Neuheisel ON: The Stanford game

Opening thoughts:
“I love everything about this job. I love the planning. I love the strategy involved. I love the interaction with young people. I love recruiting. I like alumni. I even like emails from disgruntled alumni
I just don’t like losing. The key is getting rid of that feeling as quickly as humanly poss. Were on to the next game; it’s a great test for us. It’s fun to think about playing the No. 13 team in the country in the rose bowl. We had a good game with us a year ago. They got us in the end. But our guys are going to respond in the exact right way. Every time we’ve asked them too, including being down 24-6 in this last game and battling back with a chance to tie it. I still feel good about our program. We’re still relentlessly positive. We’ve just got to get better on both sides of the ball.”

On the Stanford loss being a momentary setback or symptomatic of what ails UCLA:
“I think momentary setback. You have to give credit to Stanford. They played very, very well. They had one turnover in the game in the first drive that we turned into points. A couple of things that could have been plays for us that didn’t turn out that way. They made their big plays. The flea flicker and another big deep ball that got them down inside the 10. In terms of what ails us, we’d like, to get chunks of big yardage too, we just haven’t had the ability to get that done. That’s one thing that does ail us, and we have to keep looking for chances for some chunks of yardage.”

On not converting long plays against Stanford:
“It isn’t that we haven’t called it. Sometimes when you call things, different things pop up within the defense. We did have the op against Kansas State and we hit it for a touchdown. Part of it is wanting to stay within the comfort zone of players who are on the field. Some of it is bad luck in terms of timing.”

On not hitting the deep pass:
“It’s a combination of things. Sometimes protection is not quite holding up long enough to hit the ball downfield. Sometimes it’s a pressure that you have to throw the ball hot rather than get the ball down the filed. Sometimes it’s a quarterback seeing something else and taking something that isn’t as big as a play as you might have had. We need to keep bringing focus to it.
“I feel that we’ve got the best play-caller in the business in the standpoint of calling his spots. I’m not going to second guess him. You don’t have to go back very far to see plays that are very explosive.”

On the Wildcat formation with Christian Ramirez for one play:
“We jumped offsides, were trying to figure out exactly why. Because it was new for Christian, and didn’t know if there wasn’t some unsettling, we just decided it wasn’t prudent to go back to it.”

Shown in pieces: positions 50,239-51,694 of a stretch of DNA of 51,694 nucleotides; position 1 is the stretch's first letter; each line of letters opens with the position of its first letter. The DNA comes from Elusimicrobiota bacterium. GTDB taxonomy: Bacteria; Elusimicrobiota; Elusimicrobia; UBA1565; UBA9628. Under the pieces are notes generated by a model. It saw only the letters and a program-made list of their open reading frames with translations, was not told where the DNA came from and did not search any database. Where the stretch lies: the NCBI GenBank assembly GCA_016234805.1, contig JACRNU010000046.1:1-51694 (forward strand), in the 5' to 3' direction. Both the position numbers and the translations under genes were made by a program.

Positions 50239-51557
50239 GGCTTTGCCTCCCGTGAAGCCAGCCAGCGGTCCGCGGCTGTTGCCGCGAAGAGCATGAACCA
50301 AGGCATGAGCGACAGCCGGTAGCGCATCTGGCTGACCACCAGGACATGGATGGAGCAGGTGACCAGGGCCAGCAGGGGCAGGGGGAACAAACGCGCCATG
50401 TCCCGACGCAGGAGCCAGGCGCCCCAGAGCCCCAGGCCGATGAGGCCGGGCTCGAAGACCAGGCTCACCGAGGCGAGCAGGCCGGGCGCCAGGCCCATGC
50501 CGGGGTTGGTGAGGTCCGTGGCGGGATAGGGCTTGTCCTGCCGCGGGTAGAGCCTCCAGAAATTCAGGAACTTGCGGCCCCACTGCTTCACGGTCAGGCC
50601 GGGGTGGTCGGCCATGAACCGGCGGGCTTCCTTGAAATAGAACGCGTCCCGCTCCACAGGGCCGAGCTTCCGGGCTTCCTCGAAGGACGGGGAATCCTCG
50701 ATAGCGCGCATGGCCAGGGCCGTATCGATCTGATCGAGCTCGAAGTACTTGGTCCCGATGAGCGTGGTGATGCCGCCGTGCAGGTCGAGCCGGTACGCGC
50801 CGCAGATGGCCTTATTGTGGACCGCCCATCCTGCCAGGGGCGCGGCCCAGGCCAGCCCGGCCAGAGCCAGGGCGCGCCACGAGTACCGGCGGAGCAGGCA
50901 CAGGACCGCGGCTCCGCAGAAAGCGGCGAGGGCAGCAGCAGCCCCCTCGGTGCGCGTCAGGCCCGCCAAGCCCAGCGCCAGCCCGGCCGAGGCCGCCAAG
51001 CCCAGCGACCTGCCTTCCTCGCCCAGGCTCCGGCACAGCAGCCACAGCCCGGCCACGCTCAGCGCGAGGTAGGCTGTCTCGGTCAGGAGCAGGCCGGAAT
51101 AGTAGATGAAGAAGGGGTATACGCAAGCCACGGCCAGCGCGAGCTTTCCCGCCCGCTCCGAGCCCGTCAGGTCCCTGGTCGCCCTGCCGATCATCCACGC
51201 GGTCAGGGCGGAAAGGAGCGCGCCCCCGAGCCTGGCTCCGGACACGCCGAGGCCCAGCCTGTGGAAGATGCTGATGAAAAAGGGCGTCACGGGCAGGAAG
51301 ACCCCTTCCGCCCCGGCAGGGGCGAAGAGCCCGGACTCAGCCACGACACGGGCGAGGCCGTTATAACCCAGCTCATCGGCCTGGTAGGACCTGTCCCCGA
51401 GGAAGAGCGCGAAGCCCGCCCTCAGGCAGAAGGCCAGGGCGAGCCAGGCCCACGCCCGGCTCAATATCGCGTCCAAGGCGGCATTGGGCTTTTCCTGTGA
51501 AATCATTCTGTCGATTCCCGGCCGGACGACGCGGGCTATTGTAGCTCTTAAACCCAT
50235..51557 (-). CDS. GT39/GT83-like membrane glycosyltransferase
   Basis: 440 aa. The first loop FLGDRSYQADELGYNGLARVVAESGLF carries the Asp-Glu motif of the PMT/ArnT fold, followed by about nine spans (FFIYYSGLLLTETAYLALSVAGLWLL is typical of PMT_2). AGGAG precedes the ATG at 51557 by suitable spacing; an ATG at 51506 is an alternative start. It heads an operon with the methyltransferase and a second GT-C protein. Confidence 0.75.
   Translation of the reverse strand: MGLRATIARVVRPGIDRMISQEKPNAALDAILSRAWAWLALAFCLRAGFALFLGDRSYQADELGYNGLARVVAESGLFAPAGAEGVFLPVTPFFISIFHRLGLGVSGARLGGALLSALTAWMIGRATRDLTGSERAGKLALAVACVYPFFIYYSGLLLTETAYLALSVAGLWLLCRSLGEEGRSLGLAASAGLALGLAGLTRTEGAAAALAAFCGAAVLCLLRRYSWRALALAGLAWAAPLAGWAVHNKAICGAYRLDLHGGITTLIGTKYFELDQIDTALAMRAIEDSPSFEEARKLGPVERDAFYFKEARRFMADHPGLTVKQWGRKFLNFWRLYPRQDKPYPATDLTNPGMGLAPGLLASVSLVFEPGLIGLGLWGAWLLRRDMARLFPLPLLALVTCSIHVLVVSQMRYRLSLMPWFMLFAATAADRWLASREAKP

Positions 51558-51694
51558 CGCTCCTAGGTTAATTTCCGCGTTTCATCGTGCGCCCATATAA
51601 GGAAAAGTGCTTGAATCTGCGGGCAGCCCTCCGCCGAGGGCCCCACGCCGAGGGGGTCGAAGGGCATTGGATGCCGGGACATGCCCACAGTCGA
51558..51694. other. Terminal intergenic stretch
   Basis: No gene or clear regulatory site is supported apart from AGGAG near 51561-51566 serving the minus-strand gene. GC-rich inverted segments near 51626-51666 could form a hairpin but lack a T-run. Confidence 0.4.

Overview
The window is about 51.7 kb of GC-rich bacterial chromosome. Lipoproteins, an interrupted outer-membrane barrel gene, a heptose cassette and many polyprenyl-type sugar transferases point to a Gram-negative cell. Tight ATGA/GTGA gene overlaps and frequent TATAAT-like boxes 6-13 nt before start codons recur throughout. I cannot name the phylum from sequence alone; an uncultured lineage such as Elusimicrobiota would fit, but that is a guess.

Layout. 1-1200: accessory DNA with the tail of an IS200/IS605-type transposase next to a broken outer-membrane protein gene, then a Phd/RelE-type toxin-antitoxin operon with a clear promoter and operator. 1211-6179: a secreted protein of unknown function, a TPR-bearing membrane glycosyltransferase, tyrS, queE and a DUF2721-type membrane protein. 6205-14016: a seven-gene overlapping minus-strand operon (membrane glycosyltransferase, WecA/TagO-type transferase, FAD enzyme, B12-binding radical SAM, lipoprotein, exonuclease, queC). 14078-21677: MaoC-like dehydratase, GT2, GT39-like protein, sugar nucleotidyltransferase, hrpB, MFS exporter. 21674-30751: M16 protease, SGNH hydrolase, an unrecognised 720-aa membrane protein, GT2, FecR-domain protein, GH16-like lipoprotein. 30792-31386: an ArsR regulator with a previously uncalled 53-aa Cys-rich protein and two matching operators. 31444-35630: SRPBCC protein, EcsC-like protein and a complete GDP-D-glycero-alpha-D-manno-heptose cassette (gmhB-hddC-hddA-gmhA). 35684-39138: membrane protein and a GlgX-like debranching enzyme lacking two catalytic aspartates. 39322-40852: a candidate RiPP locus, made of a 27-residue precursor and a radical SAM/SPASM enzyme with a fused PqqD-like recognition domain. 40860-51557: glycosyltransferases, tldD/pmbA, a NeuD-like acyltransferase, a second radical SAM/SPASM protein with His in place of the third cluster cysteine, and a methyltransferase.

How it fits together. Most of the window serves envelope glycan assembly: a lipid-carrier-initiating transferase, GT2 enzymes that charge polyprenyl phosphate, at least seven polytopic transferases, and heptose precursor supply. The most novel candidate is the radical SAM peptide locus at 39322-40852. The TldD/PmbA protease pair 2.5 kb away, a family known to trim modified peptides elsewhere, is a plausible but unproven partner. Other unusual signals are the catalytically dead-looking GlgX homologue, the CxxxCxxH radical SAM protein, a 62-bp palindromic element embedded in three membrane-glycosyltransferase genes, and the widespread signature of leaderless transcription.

On his role in the play-calling:
“I just follow along and keep reminding about situations. I look on the list and try to give up ideas that haven’t been thought of. Again, its timing. You don’t want to be so vocal that you’re interrupting the rhythm of the play callers. We saw a lot more nickel, which means a lot more Two High, which means you have to be a lot more underneath. The chances were diminished when you get that. It isn’t lost on us that we haven’t been a downfield offense. Especially as we keep bringing in more speed.”

On the deep pass:
“You have to be able to stretch the field both horizontally and vertically. Everybody just wants to see deep balls. Long throws in the air, it’s exciting. It’s a big play. It’s like a play at the plate loves to see it and see what’s going to happen to happen with the ball in the air. But you have to have the ability to make them play the entire field before you start seeing the heave and hoes.”

On the sky is falling mentality after one loss:
“If we can find a way to win this weekend, it will be, ‘Look, here come the Bruins.’ It’s a great time of year, and we can’t wallow in the pity of a defeat. We have to focus on the task at hand which is to get ready for the No. 13 team in the country and be excited about it. Use all the stuff that churns competitive people into a positive and get it done.
“Look at Oregon. They took one on the chin in the opening game and you would’ve thought the sky has fallen with all the stuff that’d gone on with the program. Four weeks later, they’re the No. 13 team in the country.”

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  • Anonymous

    “Part of it is wanting to stay within the comfort zone of players who are on the field.”

    Translation: Our quarterback can’t throw the ball with any accuracy past 20 yards.

  • UB (Ultimate Bruin)

    Let’s all take a deep breathe. I, too, sat there on Saturday frustrated at the offense and its inability to move the ball effectively. It had some spurts, but could not sustain any momentum.

    If there is anything such as a ‘good’ loss, this may have been it. At least it wasn’t a 59-0 meltdown. At least the Bruins made it a game in the 2nd half. At least they didn’t fold their tent like to KD teams. At least we gave up less points to Furd than the Dawgs.

    I sulked Saturday night and on the plane ride back home Sunday, but when I apply some perspective, it was not a BAD loss.


  • theuclan

    Still would like to see coach let Craft throw the ball more! he looked pretty good saturday. The stanford O line just dominated us! Price may be a stud but he needs to lose some LBs!!! He gets winded too quick out there and has to come out.